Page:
Welcome one and all to the Cephalopod Coffeehouse, a cozy gathering of book lovers, meeting to discuss their thoughts regarding the tomes they enjoyed most over the previous month. Pull up a chair, order your cappuccino and join in the fun. If you wish to add your own review to the conversation, please sign on to the link list at the end of my post.
Title: Macbeth: The Folio Edition
Writer: William Shakespeare
My exposure to Shakespeare began in the second grade when the sixth graders put on a much-abridged performance of Macbeth for the school. Perhaps because it was my first, Macbeth has always been my favorite of The Bard's plays. Then again, there is so much to like about The Scottish Play. Murder, intrigue, insanity, power lust, dark magic - what's not for a boy to love?
We read the play in high school, of course. Surely, everyone in the English-speaking world does. The real treat of that experience, though, was a school trip to the Folger's Elizabethan Theatre in Washington to see the tragedy performed live. The production was mesmerizing. The scene with Banquo's ghost - accomplished literally with smoke and mirrors - will stay with me for life.
Shakespeare has become a big part of my life over the past several months. My teaching partner, Drama Guy, is an extremely gifted educator who has done a great deal to reinvigorate my own career over the past two years. He is also a Shakespeare nut. This spring, we co-directed Romeo and Juliet at the middle school where we both work.
In each of the past three years, Drama Guy has produced Shakespeare plays at the high school with tremendous success. This was his first time trying it with middle schoolers. While my drama chops are not up to DG's level, literary analysis is very much in my wheelhouse. I spent a lot of time with the students helping them understand their lines. The process had its ups and downs, of course, but I was quite sad to see it all come to an end. Usually, I'm relieved when a performance is over. I ran the light board for the show and actually got a bit teary as I brought the lights down on the Prince for the very last time.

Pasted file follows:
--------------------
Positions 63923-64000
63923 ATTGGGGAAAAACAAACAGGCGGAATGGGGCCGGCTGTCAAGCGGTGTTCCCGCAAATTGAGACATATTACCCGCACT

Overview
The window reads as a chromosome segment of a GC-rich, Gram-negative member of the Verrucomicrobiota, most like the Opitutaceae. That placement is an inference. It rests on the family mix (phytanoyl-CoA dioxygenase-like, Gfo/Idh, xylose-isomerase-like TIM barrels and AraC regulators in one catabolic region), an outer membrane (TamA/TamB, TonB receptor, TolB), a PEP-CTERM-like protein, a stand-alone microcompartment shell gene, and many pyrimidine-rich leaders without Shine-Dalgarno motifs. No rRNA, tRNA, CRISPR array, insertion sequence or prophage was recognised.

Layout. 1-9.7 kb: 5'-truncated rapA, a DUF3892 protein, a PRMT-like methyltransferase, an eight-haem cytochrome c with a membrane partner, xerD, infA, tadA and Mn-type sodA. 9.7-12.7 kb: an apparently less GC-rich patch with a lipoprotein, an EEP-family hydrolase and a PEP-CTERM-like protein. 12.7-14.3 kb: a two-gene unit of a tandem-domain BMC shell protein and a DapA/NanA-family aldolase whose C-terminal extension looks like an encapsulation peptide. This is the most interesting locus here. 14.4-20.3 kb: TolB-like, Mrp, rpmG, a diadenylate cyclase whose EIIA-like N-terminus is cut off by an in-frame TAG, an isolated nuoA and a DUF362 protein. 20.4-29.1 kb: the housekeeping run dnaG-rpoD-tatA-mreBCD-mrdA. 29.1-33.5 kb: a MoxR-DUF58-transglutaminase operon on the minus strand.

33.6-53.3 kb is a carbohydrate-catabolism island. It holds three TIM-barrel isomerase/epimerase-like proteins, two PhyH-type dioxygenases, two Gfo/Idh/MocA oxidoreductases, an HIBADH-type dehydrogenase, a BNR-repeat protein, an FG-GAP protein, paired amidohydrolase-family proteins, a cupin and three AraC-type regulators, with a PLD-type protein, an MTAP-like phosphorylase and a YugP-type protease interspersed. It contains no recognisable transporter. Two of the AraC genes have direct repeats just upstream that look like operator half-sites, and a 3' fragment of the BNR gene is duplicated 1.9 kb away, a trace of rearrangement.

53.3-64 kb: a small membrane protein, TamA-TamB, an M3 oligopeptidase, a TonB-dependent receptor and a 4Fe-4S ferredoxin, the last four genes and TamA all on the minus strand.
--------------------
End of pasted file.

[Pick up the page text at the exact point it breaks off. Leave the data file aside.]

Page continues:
Part of my wistfulness was over the students, of course. The cast were wonderful and quite a lot of the more talented ones will be moving on to high school next year. The ones who put the most work in definitely got a lot out of it. I also realized when it was over that I was going to miss Shakespeare. I've read a few Shakespearean plays and seen several more performed but
this was easily my most intimate interaction with his language. I don't think it's possible to work that closely with the material without being affected by it. The thought of taking on a similar project with a younger, less experienced cast next year is daunting but we're cautiously optimistic. We're both keen to try them on Macbeth!
My Wife has had this comic book version of Macbeth since high school. Von's interpretation, which includes the full text, is long out of print - a shame because it's very nicely done. Reading Shakespeare in graphic novel form feels a bit closer to a stage performance than mere text on the page. Missing are the annotations one would find in a Folger edition or similar but the illustrations help provide context. From a comic reading perspective, panel- and text bubble order are occasionally confusing. I am eager for more Shakespeare in general and will certainly seek out more graphic novels. John McDonald has a series that looks promising.
Any other Shakespeare enthusiasts out there? If so, you must check out Shakespeare Uncovered, an outstanding PBS series from this past winter. If you're looking for a good film version of Macbeth, Kurosawa's Throne of Blood is excellent.
Please join us and share your own review of your best read from the past month. This month's link list is below. I'll keep it open until the end of the day. I'll post July's tomorrow. Meetings are the last Friday of each month. Next gathering is July 26th.